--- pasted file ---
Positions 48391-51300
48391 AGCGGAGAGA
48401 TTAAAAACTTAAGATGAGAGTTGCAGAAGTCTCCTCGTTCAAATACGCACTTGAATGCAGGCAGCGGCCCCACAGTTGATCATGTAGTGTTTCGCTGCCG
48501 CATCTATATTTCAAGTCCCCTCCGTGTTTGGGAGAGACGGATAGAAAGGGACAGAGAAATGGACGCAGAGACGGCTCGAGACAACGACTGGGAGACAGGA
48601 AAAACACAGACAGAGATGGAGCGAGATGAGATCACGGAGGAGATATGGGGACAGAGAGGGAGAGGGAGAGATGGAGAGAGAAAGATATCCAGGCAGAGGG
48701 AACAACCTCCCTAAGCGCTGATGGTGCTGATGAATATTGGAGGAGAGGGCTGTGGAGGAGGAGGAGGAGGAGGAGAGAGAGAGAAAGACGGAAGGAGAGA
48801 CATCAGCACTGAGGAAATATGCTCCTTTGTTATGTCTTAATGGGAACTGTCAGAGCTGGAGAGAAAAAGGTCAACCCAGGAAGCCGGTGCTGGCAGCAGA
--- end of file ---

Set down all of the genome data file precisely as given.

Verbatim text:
Positions 48391-51300
48391 AGCGGAGAGA
48401 TTAAAAACTTAAGATGAGAGTTGCAGAAGTCTCCTCGTTCAAATACGCACTTGAATGCAGGCAGCGGCCCCACAGTTGATCATGTAGTGTTTCGCTGCCG
48501 CATCTATATTTCAAGTCCCCTCCGTGTTTGGGAGAGACGGATAGAAAGGGACAGAGAAATGGACGCAGAGACGGCTCGAGACAACGACTGGGAGACAGGA
48601 AAAACACAGACAGAGATGGAGCGAGATGAGATCACGGAGGAGATATGGGGACAGAGAGGGAGAGGGAGAGATGGAGAGAGAAAGATATCCAGGCAGAGGG
48701 AACAACCTCCCTAAGCGCTGATGGTGCTGATGAATATTGGAGGAGAGGGCTGTGGAGGAGGAGGAGGAGGAGGAGAGAGAGAGAAAGACGGAAGGAGAGA
48801 CATCAGCACTGAGGAAATATGCTCCTTTGTTATGTCTTAATGGGAACTGTCAGAGCTGGAGAGAAAAAGGTCAACCCAGGAAGCCGGTGCTGGCAGCAGA